Dave joins Robn in Trinidad

I think I’ve recovered enough from my journey to finally write an update. Not that I’ve been sleeping the whole time since I got here, but we’ve been jumping on the bus to go off to get the telephone fixed, running off to immigration to extend the 48 hours I was given at the airport, and other urgent errands. The days have been pretty full.

Things are good here. There is lots to do, but I’ve been working into that slowly as I was still pretty exhausted. And a nap helps.

As some of you know, Robn flew back across the Atlantic on 16 February. With a brief visit to a cousin of hers in Arkansas. Where, much to everyone’s surprise, she almost got iced in.

They had had a series of spells of bad weather. Then it got better and Robn arrived. But then they were predicting an ice storm. Which to those of you from more comfortable parts of the world, means you don’t need to worry about running into black ice, because everything on the surface of the planet is black ice. No one drives 90 miles during those conditions. And it looked like she would be stuck there a week or more. Kiss her ticket to Trinidad goodbye.

Sorry but this triggers Dave to make a rant about airline logic. When we were originally trying to get Robn a ticket from Trinidad to Houston, I discovered that United has a direct flight. However, back in October, it cost about US$700 as I recall. Yet, if you flew through Miami, or other plane changes, it was only a little over US$300, but it took a lot longer. Actually the cheapest way, as I recall, was something like flying from Trinidad to New York, to St. Louis, perhaps to Dallas, and then to Houston. Understandably that took like 20 hours and was a little bit cheaper.

So, Robn flew to Miami, waited a few hours, and flew to Houston, for something like $320.

Upon her return to the New World, since she wanted to visit someone near Little Rock, Arkansas, at first we were going to have her fly from Houston to Little Rock round trip on one ticket and then another ticket from Houston to Trinidad. But, we discovered that she could fly from Little Rock to Trinidad on United for about $345. All these numbers are approximate.

You guessed it. This $345 ticket, had her fly from Little Rock to Houston on United, then change to the United direct flight to Trinidad.

Robn just corrected me that at least in February, she remembers the United direct flight to Trinidad as being ONLY $500, not $700.

We don’t know when we will leave Trinidad. But, I was looking at flights from Trinidad to Seattle, choosing dates in the end of May and early June, it was about $345, on United. The infamous direct flight to Houston, and then another direct flight from there to Seattle. This all may seem logical to you but it baffles the hell out of us.

And not that anyone cares, but another chapter in Dave’s ‘computer related nightmares.’

Literally the night before Dave was to fly to Washington DC, while he was trying to install software on his new Samsung Galaxy S5, smart phone, in case his luggage got stolen again, that he could render the phone useless to the thief, and probably even recover it.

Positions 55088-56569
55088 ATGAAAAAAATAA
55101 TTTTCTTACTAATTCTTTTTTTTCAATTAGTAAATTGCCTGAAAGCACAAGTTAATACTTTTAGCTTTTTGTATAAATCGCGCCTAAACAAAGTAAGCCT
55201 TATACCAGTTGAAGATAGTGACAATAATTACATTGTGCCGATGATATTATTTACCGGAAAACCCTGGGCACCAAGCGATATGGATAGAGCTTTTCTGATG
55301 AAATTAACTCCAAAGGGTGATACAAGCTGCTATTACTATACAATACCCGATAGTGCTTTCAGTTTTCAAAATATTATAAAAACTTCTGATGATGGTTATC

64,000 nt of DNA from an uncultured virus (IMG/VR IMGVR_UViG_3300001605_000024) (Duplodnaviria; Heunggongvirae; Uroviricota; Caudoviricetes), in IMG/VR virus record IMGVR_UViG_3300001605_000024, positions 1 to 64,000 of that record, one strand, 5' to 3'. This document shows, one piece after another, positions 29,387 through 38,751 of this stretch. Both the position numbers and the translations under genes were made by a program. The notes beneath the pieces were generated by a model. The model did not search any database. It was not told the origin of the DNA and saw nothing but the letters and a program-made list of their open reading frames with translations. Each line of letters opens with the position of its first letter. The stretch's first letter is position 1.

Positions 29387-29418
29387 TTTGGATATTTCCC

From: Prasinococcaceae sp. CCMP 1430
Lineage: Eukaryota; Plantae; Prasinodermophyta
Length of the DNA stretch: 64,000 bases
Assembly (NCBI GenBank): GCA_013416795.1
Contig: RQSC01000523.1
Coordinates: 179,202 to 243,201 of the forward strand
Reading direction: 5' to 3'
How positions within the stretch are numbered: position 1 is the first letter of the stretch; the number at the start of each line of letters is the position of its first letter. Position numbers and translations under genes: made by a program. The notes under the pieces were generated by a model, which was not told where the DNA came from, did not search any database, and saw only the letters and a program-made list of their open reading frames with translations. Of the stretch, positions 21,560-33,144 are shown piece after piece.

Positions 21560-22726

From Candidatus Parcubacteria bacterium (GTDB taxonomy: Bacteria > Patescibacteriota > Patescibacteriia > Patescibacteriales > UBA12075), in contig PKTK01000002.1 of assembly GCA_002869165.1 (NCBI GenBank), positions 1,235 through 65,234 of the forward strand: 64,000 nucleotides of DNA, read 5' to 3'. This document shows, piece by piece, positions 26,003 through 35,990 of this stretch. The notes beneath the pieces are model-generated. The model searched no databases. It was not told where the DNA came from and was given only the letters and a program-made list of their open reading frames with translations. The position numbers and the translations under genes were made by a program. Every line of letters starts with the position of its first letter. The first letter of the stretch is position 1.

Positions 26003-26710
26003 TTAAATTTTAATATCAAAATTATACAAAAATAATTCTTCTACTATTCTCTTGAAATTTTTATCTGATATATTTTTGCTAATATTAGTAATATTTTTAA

Lojack now exists for laptops cell phones and other items.

Not at all to be confused with the vicious lie perpetrated by ESET that claims it can do that, but when they find out that your laptop is actually stolen, they refuse to tell you, or the police, anything about it. Even though they know pretty much where it is, and know a great deal about the thief. But they refuse to tell the police. Go figure.

Anyway, no big surprise that while Dave was talking with Samsung Turkey tech support, and they were instructing him on how to do a factory reset of the phone to clean off some problems that he was having, the phone totally locked up. It suddenly refused to use the fingerprint ID, and kept asking for a PIN that no one has been able to figure out the answer for. It is certainly none of the several PINs that anyone has used on the phone.

Samsung Turkey finally gave up trying to fix it over the phone, and said just take it into the Samsung store in Antalya, Turkey.

I pointed out that I was getting on a plane tomorrow and there was no way to have time to go to a store en route.

Just to add to the excitement, my passport and other important documents, were laying on top of my backpack as I was leaving the boat the next morning, but somehow in getting the suitcases and backpack out on deck, the passport and documents got left on the settee. The bad thing being that I had no idea of this, until I was about an hour into my bus ride to the airport. When I suddenly noticed that I did not have it and began frantically searched my backpack. I was able to jump off at the next stop, in the city of Kemer and I hired a cab to take me back to the boat and then to the airport. Which, except for the money and the acid indigestion, worked fine. I got there in plenty of time for my flight.

I had to wait 12 hrs in Moscow. Did you know that few have any English there? Signs, menus, etc. Funny that they only use their own language, right? <wink>

When I got to Washington DC, I spent probably a day and a half of my only three days fighting with my locked up Samsung cell phone. I only wasted so much time because they kept telling me that they could easily fix it if I would just go to the next place in line. By that I mean each place that I called, said that, "Oh, if you contact so-and-so, or drive over to such and such, THEY will know how to fix it." But, none of them did. This included many calls back to Turkey for Samsung and Turkcell support. Since everyone kept passing the buck to someone else.